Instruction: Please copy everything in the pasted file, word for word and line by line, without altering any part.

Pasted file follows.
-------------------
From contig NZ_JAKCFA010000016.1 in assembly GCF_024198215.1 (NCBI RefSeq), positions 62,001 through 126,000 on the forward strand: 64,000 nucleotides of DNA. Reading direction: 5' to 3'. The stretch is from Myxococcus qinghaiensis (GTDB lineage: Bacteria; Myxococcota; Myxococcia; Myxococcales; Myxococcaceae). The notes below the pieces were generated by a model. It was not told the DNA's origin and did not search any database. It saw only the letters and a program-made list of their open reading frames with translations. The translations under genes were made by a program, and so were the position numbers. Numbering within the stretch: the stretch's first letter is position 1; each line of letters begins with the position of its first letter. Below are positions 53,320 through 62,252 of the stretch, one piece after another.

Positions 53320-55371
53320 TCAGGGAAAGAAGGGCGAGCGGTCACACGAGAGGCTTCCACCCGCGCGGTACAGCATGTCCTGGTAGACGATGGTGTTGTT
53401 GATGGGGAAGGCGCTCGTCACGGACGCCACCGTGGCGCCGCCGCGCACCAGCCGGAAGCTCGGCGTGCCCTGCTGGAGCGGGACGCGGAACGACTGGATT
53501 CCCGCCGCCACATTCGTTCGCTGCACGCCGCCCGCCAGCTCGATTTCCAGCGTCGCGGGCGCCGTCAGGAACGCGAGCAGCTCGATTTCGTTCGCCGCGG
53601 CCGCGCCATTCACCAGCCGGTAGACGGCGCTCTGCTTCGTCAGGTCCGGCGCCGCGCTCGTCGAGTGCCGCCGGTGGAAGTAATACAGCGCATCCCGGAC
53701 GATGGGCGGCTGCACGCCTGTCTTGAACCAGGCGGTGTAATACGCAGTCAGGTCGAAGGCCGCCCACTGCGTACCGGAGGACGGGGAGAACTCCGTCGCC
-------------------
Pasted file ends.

From contig NZ_JAKCFA010000016.1 in assembly GCF_024198215.1 (NCBI RefSeq), positions 62,001 through 126,000 on the forward strand: 64,000 nucleotides of DNA. Reading direction: 5' to 3'. The stretch is from Myxococcus qinghaiensis (GTDB lineage: Bacteria; Myxococcota; Myxococcia; Myxococcales; Myxococcaceae). The notes below the pieces were generated by a model. It was not told the DNA's origin and did not search any database. It saw only the letters and a program-made list of their open reading frames with translations. The translations under genes were made by a program, and so were the position numbers. Numbering within the stretch: the stretch's first letter is position 1; each line of letters begins with the position of its first letter. Below are positions 53,320 through 62,252 of the stretch, one piece after another.

Positions 53320-55371
53320 TCAGGGAAAGAAGGGCGAGCGGTCACACGAGAGGCTTCCACCCGCGCGGTACAGCATGTCCTGGTAGACGATGGTGTTGTT
53401 GATGGGGAAGGCGCTCGTCACGGACGCCACCGTGGCGCCGCCGCGCACCAGCCGGAAGCTCGGCGTGCCCTGCTGGAGCGGGACGCGGAACGACTGGATT
53501 CCCGCCGCCACATTCGTTCGCTGCACGCCGCCCGCCAGCTCGATTTCCAGCGTCGCGGGCGCCGTCAGGAACGCGAGCAGCTCGATTTCGTTCGCCGCGG
53601 CCGCGCCATTCACCAGCCGGTAGACGGCGCTCTGCTTCGTCAGGTCCGGCGCCGCGCTCGTCGAGTGCCGCCGGTGGAAGTAATACAGCGCATCCCGGAC
53701 GATGGGCGGCTGCACGCCTGTCTTGAACCAGGCGGTGTAATACGCAGTCAGGTCGAAGGCCGCCCACTGCGTACCGGAGGACGGGGAGAACTCCGTCGCC